- Substance Abuse Counselors: 3,400 hours of supervised experience in substance abuse treatment and at least 2,000 hours of face-to-face contact with clients
- Counselors: 3,400 hours of supervised experience with at least 200 hours of in-person supervision between supervisor and resident
- School or Clinical Psychologists: 1,500 hours of residency with a minimum of two hours of individual supervision each week
Job Growth and Psychologist Salaries in Virginia
|Career||Virginia Median Annual Salary (2018)||Virginia Average Mean Wage Per Hour||% Expected Job Growth (2018-2028)|
|Educational, Guidance, School, and Vocational Counselors||$60,680||$29.17||+18%|
|Clinical, Counseling, and School Psychologists||$73,930||$35.55||+18%|
|Psychologists – All Other||$101,790||$48.94||+13%|
|Licensed Clinical Social Worker||$73,450||$35.31||+12%|
|Marriage and Family Therapist||$49,570||$23.83||+35%|
|Behavioral Disorder, Substance Abuse, and Mental Health Counselor||$46,190||$22.21||+24%|
There are many specialties within the field of psychology, and Virginia recognizes licensure in several. While many specialties require a doctorate degree, some fall under a broader classification of mental health jobs and thus don’t require a doctoral degree to meet state requirements.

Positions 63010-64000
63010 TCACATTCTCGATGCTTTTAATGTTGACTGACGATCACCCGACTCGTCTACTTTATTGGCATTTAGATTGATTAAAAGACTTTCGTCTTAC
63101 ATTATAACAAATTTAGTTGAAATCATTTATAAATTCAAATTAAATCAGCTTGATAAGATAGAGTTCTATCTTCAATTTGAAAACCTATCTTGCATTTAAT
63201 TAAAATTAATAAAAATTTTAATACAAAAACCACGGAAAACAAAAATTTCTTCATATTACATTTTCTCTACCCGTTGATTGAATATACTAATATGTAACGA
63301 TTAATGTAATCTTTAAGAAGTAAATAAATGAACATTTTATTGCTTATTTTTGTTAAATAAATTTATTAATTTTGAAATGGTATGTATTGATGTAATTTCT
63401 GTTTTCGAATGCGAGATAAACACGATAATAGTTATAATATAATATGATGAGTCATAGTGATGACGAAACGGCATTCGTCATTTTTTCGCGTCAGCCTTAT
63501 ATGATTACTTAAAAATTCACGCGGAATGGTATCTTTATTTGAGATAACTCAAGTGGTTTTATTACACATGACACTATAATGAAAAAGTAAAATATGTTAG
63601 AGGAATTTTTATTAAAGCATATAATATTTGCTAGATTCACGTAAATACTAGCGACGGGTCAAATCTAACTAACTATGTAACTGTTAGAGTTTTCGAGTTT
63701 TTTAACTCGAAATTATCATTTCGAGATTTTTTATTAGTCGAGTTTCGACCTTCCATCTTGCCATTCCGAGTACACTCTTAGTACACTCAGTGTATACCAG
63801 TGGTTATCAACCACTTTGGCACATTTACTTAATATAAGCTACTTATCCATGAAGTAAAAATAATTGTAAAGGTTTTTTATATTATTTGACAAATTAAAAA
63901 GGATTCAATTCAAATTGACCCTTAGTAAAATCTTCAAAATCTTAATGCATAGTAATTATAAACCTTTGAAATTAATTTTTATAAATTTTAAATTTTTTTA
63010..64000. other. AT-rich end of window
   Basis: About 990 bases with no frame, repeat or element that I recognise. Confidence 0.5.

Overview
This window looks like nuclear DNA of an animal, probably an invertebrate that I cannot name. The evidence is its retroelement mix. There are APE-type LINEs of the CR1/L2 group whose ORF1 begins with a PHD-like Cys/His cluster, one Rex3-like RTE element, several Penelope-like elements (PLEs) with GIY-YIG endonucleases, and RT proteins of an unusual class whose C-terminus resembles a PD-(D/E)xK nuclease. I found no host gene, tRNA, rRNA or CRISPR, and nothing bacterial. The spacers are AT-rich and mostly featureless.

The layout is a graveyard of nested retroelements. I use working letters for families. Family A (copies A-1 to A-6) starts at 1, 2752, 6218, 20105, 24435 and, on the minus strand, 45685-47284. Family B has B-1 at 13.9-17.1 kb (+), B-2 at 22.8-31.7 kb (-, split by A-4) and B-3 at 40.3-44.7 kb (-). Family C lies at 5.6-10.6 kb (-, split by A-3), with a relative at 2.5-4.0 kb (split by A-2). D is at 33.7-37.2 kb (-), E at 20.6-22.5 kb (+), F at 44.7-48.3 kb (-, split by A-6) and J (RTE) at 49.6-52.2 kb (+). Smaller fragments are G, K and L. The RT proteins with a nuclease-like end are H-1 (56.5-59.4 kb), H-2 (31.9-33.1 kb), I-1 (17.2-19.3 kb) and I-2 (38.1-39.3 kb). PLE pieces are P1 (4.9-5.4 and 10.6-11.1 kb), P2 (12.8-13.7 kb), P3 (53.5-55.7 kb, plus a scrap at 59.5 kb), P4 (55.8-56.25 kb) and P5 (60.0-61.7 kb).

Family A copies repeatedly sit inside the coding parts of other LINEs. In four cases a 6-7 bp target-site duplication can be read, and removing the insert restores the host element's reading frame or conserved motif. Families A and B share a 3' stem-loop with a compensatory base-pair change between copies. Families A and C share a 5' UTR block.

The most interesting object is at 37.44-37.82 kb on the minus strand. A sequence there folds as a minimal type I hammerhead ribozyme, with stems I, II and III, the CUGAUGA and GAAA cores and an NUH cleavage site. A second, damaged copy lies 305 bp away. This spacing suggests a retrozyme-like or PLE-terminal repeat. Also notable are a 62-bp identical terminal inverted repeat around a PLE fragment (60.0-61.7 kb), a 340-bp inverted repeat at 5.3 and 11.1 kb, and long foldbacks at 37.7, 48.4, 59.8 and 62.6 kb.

Virginia Psychology Spotlight Programs
These are just some of the more well-known psychology departments among Virginia’s many educational institutions:
George Mason University (Fairfax, VA)
GMU is uniquely situated outside of Washington, DC, and its bachelor’s, master’s, and doctoral programs in psychology focus on public policy and national defense. The school offers eight concentrations in its B.A. and B.S. programs, with unique areas of study in the M.A. or Ph.D. programs as well. Tuition ranges from $377.50 (in-state students) to $1,355 (out-of-state students).
Liberty University (Lynchburg, VA)
Liberty is a private Christian university offering psychology degrees at every level, in both on-campus and online formats. Online options run the gamut. You’ll find undergraduate programs that include A.A. degrees in general psychology and Christian Counseling on up to a B.S. in Psychology, as well as graduate options that include an M.A. in Applied Psychology, Addiction Counseling, Pastoral Counseling, Clinical Mental Health Counseling, and more. And, of course, there’s the university’s esteemed PhD, which offers the option to focus your studies in one of four critical areas. For those who want the traditional campus experience, residential options include a Bachelor of Science with several specialty tracks, an M.S. in Psychology and an M.A. in Applied I/O Psychology. For students interested in earning an applied doctorate, Liberty’s PsyD in Clinical Psychology program offers a path to both your master’s and doctorate in one comprehensive program. Tuition starts at $23,800 for undergraduates and $545 per credit hour for graduate students.
University of Richmond (Richmond, VA)